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Wednesday, April 26, 2006

Fart-Free Beans: Closer Than You Think

The sun rises in the East and sets in the West. The ocean tides ebb and flow. Beans make you fart. These are highly dependable, indisputable natural occurrences … until now.

Venezuelan researchers have identified two bacteria strains, Lactobacillus casei and Lactobacillus plantarum, which reduce the GI distress—and subsequent flatulence—that afflicts bean lovers.

The researchers found that when they fermented black beans in the two bacteria, soluble fiber content decreased by more than 60 per cent, among other benefits. Better yet, the beans retained their full nutritional value after digestion was complete.

I know you regular readers are thinking, “But Bill! You always promote fiber on the blog!” Indeed I do, because fiber (soluble and insoluble) is incredibly important for proper GI function, and should be ingested regularly.

But soluble fiber is not broken down until it reaches the large intestine, where the digestive process tends to generate gas. Bacterial fermentation gives the intestines a leg-up, as it were, in breaking the fiber down, reducing gas without reducing nutrients.

Imagine the ‘bean’-eficial possibilities. People everywhere can enjoy the terrific health benefits of beans—fried, refried, baked, boiled, sautéed, or stewed—without the embarrassing, smelly side effects.

Indeed, beans are actually a superfood, encompassing essential nutrients, including low-fat protein, fiber, iron, and potassium. They’re also cheap and easy to prepare, and available in a wide array of size, flavors, and textures around the globe.

Beans can be a crucial component of a healthy lifestyle that will keep your GI tract running smoothly—if they didn’t cause so much GI distress.

If beans make YOU fart, and if you don’t feel like waiting for the Venezuelans to perfect their experimental fermented beans, try a free sample of something I recently perfected: a new natural, premium quality digestive supplement that might relieve or alleviate your farting or other GI discomfort.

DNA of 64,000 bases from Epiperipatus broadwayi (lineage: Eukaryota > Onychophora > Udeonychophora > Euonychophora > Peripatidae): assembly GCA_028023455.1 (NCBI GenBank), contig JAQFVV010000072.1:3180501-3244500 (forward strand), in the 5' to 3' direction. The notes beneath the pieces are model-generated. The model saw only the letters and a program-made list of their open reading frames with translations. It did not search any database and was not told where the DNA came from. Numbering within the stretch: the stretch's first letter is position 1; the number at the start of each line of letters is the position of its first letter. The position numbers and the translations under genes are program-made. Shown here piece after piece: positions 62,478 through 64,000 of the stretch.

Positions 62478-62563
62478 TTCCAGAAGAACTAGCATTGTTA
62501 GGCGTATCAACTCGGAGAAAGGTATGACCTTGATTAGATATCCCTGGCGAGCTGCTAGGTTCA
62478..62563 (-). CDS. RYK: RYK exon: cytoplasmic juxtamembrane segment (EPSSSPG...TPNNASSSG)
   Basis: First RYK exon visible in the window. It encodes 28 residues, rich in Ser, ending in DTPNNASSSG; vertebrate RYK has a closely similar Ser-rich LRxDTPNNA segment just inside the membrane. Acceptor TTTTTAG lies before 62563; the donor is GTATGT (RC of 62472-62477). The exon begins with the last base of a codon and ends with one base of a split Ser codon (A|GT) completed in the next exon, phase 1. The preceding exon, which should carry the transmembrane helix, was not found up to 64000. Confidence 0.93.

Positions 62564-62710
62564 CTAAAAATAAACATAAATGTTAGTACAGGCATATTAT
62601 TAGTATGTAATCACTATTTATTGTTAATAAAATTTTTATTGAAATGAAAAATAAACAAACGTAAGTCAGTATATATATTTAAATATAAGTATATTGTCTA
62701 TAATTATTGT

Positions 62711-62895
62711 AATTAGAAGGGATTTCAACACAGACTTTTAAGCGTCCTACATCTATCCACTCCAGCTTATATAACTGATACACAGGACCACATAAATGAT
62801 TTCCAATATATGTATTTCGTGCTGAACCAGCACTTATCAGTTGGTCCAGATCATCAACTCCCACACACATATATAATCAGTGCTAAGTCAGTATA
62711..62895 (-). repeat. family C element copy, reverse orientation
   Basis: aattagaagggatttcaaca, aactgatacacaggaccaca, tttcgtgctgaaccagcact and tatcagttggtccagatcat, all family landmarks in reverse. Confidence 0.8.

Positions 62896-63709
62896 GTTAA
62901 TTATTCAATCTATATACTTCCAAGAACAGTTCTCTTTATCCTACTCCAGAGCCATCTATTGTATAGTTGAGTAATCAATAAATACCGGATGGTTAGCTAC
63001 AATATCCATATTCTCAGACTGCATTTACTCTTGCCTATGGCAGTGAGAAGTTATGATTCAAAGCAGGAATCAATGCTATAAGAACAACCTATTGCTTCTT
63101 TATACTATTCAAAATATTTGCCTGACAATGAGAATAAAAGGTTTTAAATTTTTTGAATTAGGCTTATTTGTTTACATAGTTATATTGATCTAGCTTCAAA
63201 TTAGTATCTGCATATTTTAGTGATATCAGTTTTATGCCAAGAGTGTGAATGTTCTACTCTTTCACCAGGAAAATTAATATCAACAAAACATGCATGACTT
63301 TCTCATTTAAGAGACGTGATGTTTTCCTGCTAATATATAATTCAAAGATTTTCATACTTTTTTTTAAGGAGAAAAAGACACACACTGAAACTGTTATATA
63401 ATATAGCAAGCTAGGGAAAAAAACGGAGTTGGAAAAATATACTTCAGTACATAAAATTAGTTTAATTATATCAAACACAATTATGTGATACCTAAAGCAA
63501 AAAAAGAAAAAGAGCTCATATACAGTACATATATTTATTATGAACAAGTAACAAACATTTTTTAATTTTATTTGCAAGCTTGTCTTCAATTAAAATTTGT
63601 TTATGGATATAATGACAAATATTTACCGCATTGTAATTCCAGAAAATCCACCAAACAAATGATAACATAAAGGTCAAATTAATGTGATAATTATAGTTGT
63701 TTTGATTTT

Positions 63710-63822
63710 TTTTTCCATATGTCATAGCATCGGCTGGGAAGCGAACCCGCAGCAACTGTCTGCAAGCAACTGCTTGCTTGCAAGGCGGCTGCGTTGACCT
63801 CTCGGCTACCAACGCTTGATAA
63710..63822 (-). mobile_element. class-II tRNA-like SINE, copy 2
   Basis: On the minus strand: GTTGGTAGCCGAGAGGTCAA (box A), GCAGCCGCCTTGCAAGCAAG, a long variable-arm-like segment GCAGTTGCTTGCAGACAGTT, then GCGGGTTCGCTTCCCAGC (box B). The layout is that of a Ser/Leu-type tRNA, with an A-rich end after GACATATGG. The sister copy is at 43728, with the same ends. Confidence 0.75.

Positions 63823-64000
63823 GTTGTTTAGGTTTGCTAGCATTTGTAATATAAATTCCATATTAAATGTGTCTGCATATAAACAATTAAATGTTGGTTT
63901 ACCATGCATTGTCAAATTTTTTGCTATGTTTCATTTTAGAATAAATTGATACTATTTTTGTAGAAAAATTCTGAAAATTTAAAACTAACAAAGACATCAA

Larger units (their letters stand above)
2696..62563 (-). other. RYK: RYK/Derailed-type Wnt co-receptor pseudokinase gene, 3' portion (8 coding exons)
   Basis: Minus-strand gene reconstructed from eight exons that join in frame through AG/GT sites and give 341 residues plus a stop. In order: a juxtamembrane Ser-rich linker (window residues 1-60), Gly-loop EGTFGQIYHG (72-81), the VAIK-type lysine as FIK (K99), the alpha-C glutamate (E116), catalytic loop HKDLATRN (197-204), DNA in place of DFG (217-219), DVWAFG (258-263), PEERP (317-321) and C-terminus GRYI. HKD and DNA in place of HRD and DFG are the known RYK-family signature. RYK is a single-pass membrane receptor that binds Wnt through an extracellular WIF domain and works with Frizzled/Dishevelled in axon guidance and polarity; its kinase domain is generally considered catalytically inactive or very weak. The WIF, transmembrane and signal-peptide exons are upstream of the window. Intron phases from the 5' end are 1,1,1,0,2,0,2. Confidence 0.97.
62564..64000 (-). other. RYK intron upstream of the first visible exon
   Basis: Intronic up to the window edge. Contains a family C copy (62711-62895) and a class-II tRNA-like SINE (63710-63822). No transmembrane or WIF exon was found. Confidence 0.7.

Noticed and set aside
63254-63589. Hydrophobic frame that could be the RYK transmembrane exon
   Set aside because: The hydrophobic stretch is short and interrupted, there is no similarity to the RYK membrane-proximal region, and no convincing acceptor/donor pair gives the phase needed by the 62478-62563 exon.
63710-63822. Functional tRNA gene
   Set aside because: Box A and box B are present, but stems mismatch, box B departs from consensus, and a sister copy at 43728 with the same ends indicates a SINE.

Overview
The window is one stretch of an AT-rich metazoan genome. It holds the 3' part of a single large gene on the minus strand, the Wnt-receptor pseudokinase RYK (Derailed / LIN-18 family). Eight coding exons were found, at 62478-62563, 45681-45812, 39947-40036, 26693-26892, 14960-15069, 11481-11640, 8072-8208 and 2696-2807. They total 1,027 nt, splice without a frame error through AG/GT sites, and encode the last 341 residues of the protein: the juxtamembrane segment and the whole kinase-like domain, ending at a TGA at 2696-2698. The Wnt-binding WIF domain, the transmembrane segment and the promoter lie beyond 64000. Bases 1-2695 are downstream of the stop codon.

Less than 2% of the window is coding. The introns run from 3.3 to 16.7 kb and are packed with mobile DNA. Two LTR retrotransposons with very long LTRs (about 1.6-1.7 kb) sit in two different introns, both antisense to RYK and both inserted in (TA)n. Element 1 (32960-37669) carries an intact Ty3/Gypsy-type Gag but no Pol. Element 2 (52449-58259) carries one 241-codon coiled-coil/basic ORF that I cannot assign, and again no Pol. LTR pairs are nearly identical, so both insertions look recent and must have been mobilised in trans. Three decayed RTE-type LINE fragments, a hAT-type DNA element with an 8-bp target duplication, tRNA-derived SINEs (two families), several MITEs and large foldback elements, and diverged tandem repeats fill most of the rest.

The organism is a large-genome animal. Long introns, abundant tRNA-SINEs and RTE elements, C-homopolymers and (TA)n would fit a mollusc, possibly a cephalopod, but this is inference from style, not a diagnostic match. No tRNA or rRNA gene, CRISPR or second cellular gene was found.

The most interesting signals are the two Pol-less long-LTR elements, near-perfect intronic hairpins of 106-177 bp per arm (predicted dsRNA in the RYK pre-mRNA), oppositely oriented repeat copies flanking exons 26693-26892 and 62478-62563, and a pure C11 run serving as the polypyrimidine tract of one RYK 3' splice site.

Monday, April 24, 2006

Sued for Farting on TV

Beans, beans, they’re good for your heart.

Everyone knows what’s happens next, even though some people might not like to admit it—especially the Dry Beans Producers Organization (DBPO).

The DBPO in Johannesburg, South Africa, recently made a stink over the negative way beans were portrayed in a TV commercial for Wildeklawer sweet onions.

The DBPO complained to the Advertising Standards Authority that the commercial, which showed a rugby player eating beans and fouling the air, portrayed beans in an unfavorable light, and disparaged the producers’ organization.

The ASA dismissed the DBPO’s case as a load of hot (and perhaps even smelly) air, saying it’s a factual reality that beans cause gas, and the commercial was only playing on a harmless parody.When the partially digested beans pass into the large intestine, the bacteria there finish breaking down them down—and create foul-smelling methane in the process.

Bottom line: No amount of legal wrangling can change the fact that beans cause gas. Beans are loaded with carbohydrates that are not completely broken down in the small intestine.

Other foods with large amounts of carbs produce the same malodorous effect. Sugars, starches, fibers; all are carb-loaded stink bombs.

Other offenders include vegetables, certain fruits, whole grains, milk and milk products, soft drinks and fruit drinks, and of course, any sugar-free food.

The easiest way to reduce your output of gas is to cut your intake of gassy foods. However, natural foods like fruits, vegetables, grains, and milk have health benefits, so don’t eliminate them from your diet entirely.

Compromise instead. Don’t munch out on gas bombs. Drink plenty of water throughout the day. Limit your intake of high-fat foods to reduce bloating and discomfort. And eat slowly during meals to cut how much air you suck into your digestive tract.

Passing gas is a normal, healthy, necessary—and even fun! (ask any 7 year old)—part of a the digestive system’s operation. Indeed, most people fart 6 to 20 times a day.

Excessive or painful gas, on the other hand, might be a symptom of a more serious disorder, like IBS or Crohn’s Disease. Talk to your doctor if you are experiencing such symptoms.

And no matter what, bend over with care after eating a hearty helping of bean soup.

Monday, April 10, 2006

A Dog Fart's Best Friend

What’s good enough for humans is, apparently, good enough for their dogs. In fact, given the odious reputation of dog farts, what’s good for dogs might be even better for their owners.

I’ve reported (here and here) about research into charcoal-activated underwear that captures and cuts odor. Now owners of flatulent dogs (which means all dogs) can take advantage of this technology, thanks to the Dog Gas Neutralizing Pad. It’s a washable charcoal thong that eliminates odors, and makes life bearable again for pet-lovers everywhere, according to its manufacturer.

Of course, there are natural ways to curb Fido’s farts. But if all else fails, you can always fall back on the ‘boxer’ briefs.

Thursday, April 06, 2006

A New Gas Mask for GIs

No, not military GIs. I am referring to gastrointestinal warriors. See this video for a new take on how to mask your uncontrollable gas.

And while the product in the video appears to be a premium quality solution, once again, it only masks the symptoms, and doesn't treat the root causes.